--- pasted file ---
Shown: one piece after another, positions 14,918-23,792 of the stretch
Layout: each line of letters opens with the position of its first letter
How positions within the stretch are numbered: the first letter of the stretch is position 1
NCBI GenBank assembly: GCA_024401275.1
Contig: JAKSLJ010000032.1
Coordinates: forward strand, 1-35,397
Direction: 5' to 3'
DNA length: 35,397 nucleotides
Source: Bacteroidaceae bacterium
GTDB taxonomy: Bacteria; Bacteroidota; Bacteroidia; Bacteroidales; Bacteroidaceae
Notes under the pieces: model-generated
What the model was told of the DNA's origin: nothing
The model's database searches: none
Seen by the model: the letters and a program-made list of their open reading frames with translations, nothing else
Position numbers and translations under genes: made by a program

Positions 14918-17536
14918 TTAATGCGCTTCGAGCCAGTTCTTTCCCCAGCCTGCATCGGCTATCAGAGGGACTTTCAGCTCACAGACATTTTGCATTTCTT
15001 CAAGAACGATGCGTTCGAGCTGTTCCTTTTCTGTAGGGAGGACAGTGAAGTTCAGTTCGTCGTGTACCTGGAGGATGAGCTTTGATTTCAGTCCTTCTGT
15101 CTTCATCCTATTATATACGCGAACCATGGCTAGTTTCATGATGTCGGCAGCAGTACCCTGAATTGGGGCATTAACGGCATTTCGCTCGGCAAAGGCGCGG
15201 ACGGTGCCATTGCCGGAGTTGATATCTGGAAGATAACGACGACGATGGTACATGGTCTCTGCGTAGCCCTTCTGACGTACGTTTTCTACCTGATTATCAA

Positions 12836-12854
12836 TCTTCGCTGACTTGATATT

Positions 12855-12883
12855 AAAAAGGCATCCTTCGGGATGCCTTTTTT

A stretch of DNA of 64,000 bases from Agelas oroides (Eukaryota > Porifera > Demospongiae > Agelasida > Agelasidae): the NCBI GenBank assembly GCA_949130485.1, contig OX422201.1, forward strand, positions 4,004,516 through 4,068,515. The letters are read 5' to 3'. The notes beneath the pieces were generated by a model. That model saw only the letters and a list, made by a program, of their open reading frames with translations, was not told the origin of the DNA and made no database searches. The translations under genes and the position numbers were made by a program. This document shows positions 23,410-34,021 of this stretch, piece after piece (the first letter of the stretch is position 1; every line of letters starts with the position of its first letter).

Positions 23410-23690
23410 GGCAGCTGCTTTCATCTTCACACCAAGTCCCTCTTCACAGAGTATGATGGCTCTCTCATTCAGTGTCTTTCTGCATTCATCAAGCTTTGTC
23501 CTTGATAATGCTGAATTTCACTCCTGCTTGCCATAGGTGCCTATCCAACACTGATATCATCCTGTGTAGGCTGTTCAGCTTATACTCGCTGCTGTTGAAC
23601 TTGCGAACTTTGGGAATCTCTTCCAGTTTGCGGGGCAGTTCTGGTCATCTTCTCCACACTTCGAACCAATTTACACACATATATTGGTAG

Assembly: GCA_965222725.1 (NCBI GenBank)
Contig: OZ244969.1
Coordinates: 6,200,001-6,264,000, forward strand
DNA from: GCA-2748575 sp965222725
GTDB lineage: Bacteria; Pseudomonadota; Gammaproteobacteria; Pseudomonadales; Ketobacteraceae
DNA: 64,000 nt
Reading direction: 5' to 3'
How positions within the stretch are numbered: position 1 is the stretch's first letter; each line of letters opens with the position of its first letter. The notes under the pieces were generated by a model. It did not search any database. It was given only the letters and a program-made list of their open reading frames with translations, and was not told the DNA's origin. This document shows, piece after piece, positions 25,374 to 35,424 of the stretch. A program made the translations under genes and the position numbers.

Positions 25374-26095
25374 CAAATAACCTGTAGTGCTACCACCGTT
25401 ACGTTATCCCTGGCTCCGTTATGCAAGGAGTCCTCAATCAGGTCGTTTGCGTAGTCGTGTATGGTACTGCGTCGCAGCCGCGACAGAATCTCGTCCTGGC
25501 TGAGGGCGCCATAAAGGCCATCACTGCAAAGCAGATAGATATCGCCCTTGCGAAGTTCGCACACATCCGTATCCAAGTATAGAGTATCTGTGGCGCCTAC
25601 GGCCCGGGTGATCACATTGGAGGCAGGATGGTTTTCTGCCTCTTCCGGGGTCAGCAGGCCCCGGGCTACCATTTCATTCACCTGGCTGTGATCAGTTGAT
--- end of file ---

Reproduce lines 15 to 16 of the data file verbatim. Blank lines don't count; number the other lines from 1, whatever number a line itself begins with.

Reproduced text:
Position numbers and translations under genes: made by a program

Positions 14918-17536